Becoming a rental property owner is a good way to supplement your income. Starting with just one home, you can generate income almost immediately. As you become familiar with the business, you can purchase additional homes to rent and make your mark in the real estate business.
Learn all you can about the rental property business and make sure you have what it takes to handle its many demands. Speak with other realtors to get a feel for what it entails and supplement their input by researching real estate magazines and industry periodicals.
Determine how long you would like to own your rental property. If you decide to keep a rental property for the long-term (i.e. 20 years or more), plan on investing more in maintenance costs and repairs.
Network and build your list of business contacts, including investors, realtors, property managements firms, etc. Join a local landlord group or property owner association.
Locate homes that are for rent in the area. Speak with the owner directly and inquire about his desire to sell the property. Some owners are renting out homes either because they can't sell it or don't have time to list it for sale. In such instances, they are often happy to unload the rental to a potential buyer.
Sign up to receive foreclosure listings and watch for homes that meet your criteria in the desired area.
Get your finances in order and work to repair your credit. Apply for a loan and get a prequalification letter so that you are prepared to purchase when you find a desirable property.
Hire a professional to inspect the home before you go through with the purchase. Calculate any necessary expenses to repair the home, based on the results of the inspection. Be sure the home will supplement your income and not drain your pockets due to added maintenance expenses.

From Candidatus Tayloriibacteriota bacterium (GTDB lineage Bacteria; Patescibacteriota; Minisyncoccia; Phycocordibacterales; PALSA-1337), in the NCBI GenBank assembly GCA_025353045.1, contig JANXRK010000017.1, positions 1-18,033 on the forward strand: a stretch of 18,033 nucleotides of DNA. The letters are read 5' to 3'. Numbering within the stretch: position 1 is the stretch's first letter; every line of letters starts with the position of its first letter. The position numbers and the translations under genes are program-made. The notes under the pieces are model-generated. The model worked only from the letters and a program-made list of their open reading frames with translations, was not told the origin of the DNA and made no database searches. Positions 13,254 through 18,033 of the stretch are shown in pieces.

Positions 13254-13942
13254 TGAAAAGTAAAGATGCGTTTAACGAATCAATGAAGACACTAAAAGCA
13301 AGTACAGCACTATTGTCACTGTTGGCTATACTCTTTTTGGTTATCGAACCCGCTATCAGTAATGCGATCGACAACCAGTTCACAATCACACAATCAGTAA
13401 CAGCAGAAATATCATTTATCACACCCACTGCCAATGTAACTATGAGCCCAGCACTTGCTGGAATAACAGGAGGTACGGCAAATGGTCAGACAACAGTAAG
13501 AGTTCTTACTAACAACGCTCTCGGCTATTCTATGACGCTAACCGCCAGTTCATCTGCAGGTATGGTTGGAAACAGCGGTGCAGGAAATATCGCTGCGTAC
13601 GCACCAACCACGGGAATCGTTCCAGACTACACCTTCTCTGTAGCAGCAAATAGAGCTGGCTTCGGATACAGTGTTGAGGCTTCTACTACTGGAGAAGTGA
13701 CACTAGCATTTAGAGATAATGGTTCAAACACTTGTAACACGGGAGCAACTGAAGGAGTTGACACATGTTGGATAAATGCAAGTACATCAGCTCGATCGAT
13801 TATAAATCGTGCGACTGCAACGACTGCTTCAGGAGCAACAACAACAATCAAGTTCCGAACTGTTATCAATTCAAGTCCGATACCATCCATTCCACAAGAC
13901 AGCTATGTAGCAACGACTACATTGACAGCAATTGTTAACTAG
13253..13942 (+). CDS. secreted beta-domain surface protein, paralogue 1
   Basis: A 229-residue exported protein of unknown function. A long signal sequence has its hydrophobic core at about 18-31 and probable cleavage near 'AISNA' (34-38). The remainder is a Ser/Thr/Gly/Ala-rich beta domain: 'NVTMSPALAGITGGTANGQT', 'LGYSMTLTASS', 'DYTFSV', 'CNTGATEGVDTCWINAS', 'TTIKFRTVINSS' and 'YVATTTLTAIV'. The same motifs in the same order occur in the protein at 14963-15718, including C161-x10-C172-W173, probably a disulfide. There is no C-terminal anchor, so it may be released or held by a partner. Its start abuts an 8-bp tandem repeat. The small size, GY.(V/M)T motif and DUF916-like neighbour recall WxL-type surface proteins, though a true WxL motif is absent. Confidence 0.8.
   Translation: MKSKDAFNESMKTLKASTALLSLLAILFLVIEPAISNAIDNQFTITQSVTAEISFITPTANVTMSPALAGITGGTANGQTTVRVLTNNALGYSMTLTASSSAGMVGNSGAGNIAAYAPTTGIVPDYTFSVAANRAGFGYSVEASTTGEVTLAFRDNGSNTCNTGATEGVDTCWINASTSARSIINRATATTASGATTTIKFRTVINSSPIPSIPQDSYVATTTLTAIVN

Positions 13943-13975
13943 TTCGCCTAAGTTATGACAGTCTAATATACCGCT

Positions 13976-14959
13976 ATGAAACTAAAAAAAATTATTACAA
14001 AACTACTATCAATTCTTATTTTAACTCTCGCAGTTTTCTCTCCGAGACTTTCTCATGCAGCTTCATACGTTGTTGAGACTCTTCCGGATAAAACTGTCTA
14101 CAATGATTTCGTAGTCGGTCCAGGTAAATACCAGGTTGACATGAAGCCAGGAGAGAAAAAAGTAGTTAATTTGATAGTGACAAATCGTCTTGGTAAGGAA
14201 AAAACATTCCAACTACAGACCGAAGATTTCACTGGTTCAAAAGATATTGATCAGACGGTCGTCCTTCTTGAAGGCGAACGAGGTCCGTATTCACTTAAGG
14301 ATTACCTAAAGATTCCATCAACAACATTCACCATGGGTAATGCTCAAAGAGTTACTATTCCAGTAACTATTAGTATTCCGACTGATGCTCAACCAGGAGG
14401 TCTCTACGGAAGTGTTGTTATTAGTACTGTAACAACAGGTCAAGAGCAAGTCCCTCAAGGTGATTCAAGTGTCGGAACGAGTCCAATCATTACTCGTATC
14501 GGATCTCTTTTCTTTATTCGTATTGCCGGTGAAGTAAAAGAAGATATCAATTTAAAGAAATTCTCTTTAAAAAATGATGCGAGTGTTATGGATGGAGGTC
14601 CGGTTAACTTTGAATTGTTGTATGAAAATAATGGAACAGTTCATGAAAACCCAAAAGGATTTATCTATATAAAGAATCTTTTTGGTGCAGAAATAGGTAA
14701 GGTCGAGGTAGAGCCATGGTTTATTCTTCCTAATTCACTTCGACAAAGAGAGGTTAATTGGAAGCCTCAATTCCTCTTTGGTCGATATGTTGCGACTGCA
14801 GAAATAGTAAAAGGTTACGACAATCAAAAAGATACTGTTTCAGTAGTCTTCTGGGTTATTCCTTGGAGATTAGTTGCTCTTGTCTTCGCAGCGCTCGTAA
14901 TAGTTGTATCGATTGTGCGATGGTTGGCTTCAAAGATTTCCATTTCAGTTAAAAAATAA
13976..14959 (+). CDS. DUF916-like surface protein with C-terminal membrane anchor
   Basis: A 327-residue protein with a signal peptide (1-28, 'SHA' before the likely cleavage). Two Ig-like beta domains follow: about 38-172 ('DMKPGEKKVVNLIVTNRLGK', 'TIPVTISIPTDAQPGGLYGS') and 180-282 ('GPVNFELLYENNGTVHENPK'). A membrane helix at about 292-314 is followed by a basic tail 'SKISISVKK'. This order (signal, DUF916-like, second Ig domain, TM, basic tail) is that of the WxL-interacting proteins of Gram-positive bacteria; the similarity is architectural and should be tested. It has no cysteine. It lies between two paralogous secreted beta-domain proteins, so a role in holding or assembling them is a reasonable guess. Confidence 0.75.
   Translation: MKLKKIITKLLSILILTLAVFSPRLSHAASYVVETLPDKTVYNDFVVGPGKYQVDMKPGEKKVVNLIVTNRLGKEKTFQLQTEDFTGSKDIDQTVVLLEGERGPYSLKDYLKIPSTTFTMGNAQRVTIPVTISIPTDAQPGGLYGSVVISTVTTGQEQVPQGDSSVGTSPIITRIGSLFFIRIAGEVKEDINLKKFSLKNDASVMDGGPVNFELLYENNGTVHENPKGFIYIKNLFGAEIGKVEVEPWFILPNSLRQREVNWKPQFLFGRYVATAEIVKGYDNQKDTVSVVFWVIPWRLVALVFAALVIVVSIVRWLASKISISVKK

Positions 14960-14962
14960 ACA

Research rental rates of homes in the same area. Determine what you will charge for rent, ensuring you can cover the mortgage and insurance and ideally generate at least a 10 percent profit each month.
Purchase the home and immediately begin making any necessary repairs so that there will be no delay in placing the home on the rental market. Clean, paint, fix appliances, etc.
Decide if you will be enlisting the help of a property management company or if you will manage the rental property yourself. If you choose to work with a property management company, have them list your property on their rental website.
If you choose not to use a property management company, place an ad in the real estate section of your local newspaper and with online social media sites listing your home for rent.
Speak with an attorney to cover all legal aspects of being a rental property owner. Have him draw up your lease and explain all necessary rental guidelines to you.
Screen all potential renters. Conduct credit checks, employment verification, background checks, personal reference calls, etc. Eliminate any potentially negative renters because they may cause a problem later on.
Obtain a security deposit to cover any damages to the property that may occur. Collect the first month's rent and security deposit at the lease-signing. Walk the future tenants through the home and have them sign off that there is no pre-existing damage in the home.